Writers during Covid-19: ‘I have no work in my diary for the first time in eight years’

Words Ireland group calls for increased funding for arts sector in Budget 2021

Belfast-born author and playwright Paul McVeigh (52) says for the first time in nearly a decade he has been left with "no work" in his diary, as a result of the coronavirus pandemic.

In the space of a day the virus had wiped out the prospective earnings he had been relying on to pay his mortgage. “I’ve worked really hard to build a career, that disappeared,” he said.

“All my earnings come from writing and the industry around that – readings, chairing panels, judging competitions, programming and teaching.”

Mr McVeigh, whose debut novel The Good Son came out in 2015, said he now had “no idea” how he, and other writers, would cope financially while waiting for things to return to normal.


“In one morning, I lost earnings that would have paid my mortgage for a year, and over the duration of lockdown my loss has doubled,” Mr McVeigh said.

“I’ve had trips to Australia, Cork, Spain, Dublin and Liverpool and west Cork cancelled. I have no work in my diary for the first time in eight years and after many years of building my career,” the author said. “I would have things in my diary 16 months ahead, [now] my diary is suddenly empty,” he said.

Increase in funding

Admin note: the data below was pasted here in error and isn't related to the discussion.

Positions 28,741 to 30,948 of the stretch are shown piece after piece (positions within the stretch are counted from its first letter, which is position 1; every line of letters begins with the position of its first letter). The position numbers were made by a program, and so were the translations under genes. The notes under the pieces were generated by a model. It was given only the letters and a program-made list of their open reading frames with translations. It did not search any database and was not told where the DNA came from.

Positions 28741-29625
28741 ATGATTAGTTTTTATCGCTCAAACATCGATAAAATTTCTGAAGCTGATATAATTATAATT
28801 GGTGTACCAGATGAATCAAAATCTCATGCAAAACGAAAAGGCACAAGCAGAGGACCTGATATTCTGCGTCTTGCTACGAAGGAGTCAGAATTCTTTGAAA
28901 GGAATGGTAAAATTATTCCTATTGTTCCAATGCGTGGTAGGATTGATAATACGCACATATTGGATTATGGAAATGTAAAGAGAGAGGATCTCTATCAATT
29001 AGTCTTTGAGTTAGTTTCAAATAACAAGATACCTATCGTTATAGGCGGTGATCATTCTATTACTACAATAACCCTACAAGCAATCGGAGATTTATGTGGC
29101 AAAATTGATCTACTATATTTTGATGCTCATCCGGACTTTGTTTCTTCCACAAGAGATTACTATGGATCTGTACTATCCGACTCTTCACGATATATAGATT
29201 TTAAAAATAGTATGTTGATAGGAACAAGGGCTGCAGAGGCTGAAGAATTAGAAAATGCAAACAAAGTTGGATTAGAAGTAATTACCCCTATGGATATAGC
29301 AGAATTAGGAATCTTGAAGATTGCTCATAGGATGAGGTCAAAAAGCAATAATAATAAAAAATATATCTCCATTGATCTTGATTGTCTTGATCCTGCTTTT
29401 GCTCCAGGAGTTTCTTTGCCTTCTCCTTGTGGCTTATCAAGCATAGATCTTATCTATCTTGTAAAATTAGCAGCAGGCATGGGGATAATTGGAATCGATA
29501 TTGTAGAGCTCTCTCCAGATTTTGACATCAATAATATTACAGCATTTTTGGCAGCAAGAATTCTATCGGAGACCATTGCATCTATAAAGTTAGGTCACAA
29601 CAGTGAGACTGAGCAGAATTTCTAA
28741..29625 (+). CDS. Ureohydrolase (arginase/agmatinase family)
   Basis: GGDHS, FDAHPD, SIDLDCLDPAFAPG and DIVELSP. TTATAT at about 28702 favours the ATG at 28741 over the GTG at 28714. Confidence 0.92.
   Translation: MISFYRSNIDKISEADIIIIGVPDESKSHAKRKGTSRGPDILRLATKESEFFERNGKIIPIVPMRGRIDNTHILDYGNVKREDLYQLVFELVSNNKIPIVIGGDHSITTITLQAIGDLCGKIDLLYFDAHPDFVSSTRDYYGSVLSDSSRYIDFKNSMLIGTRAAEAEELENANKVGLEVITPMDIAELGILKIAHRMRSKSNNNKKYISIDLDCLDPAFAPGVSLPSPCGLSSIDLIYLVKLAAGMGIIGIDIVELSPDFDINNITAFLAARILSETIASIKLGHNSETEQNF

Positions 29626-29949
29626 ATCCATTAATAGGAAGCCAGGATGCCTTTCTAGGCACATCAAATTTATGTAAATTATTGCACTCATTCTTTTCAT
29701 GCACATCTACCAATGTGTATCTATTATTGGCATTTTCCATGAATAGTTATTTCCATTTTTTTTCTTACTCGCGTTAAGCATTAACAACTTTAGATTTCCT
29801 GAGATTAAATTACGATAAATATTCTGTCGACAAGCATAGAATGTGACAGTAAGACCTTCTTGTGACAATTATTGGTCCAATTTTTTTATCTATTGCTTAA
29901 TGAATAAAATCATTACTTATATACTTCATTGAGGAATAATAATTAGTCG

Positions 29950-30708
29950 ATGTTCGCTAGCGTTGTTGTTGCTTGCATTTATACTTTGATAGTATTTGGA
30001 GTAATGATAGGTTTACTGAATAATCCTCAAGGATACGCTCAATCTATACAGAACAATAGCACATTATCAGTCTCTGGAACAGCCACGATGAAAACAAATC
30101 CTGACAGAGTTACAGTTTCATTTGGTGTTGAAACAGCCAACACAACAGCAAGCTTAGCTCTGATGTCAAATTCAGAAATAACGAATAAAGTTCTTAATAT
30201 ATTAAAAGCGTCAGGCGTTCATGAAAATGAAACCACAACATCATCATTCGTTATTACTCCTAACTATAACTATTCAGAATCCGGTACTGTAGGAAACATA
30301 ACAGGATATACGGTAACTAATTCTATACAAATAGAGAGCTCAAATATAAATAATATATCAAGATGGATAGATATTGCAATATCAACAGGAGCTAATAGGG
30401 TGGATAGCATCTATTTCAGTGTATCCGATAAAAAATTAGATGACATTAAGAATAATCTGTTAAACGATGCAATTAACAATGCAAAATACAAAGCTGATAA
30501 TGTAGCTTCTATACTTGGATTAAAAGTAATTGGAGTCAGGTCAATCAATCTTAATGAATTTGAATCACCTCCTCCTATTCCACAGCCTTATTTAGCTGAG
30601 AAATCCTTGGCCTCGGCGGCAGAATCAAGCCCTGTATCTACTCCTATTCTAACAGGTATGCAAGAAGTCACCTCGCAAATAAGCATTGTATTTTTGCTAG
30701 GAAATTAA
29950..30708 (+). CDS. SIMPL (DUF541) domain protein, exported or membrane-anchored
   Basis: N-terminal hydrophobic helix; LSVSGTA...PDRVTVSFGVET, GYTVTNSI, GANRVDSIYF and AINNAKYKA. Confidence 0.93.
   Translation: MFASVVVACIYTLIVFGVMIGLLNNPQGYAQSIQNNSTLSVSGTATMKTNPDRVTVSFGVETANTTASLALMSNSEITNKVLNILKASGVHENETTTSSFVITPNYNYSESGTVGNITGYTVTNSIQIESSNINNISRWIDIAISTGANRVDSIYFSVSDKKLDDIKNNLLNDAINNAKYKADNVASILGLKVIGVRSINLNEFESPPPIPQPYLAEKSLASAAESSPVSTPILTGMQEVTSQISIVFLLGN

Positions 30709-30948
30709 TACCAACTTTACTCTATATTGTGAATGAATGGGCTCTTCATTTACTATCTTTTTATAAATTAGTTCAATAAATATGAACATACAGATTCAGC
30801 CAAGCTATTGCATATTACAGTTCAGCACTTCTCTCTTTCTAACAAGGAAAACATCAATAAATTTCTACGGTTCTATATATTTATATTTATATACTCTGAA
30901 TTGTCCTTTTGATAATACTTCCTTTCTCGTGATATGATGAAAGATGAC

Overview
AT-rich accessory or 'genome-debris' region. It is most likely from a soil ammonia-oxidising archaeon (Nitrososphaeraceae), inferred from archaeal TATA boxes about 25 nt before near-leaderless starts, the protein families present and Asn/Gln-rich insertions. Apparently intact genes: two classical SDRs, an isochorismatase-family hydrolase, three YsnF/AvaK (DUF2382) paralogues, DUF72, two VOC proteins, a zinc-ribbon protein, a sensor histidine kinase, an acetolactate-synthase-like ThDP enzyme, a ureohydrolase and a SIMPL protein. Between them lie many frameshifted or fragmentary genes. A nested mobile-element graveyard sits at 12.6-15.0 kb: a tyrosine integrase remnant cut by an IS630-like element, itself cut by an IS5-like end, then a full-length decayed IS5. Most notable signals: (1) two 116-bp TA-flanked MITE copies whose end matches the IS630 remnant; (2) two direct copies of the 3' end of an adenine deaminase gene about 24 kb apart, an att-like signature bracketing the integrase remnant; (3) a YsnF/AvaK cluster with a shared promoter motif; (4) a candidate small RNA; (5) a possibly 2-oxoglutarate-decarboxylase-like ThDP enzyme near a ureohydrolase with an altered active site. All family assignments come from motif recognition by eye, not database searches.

Words Ireland, which represents seven literary organisations, has called for extra funding to the arts sector in Budget 2021, announced next Tuesday.

The organisation called for funding to the Arts Council to be increased by €35 million to €135 million.

In a pre-budget submission, it has lobbied for Culture Ireland funding to be increased to €10 million, and the reintroduction of a library fund for schools, to encourage children to spend more time reading.

Michael McLoughlin, Words Ireland chairman and managing director of publisher Penguin Random House Ireland, said there was "a worrying misconception that writers and illustrators have not been affected by Covid-19".

Mr McLoughlin said while the Government supports for the arts sector in recent months had been “generous”, only a “small fraction” of authors’ income came from book sales.

“Writers and illustrators make the majority of their income in the community, visiting schools, libraries and prisons, at literary festivals and arts centres and teaching creative writing classes,” he said.

Due to restrictions on gatherings and events to prevent the spread of the virus these sources of income had been “decimated”, he said.

“Independent publishers are also struggling, with so many lost opportunities to promote new Irish writing and reduced footfall in bookshops. Now, more than ever, the literature sector needs Government support,” he said.

The effect of the virus on Mr McVeigh and several other writers’ earnings were outlined by Words Ireland.

Author Louise O’Neill, who recently released a new novel After the Silence, said she had a number of festival appearances cancelled due to the virus.

“It’s unfortunate to lose out not only on the opportunities to earn, but also to build buzz for the new book,” she said.

Jack Power

Jack Power

Jack Power is acting Europe Correspondent of The Irish Times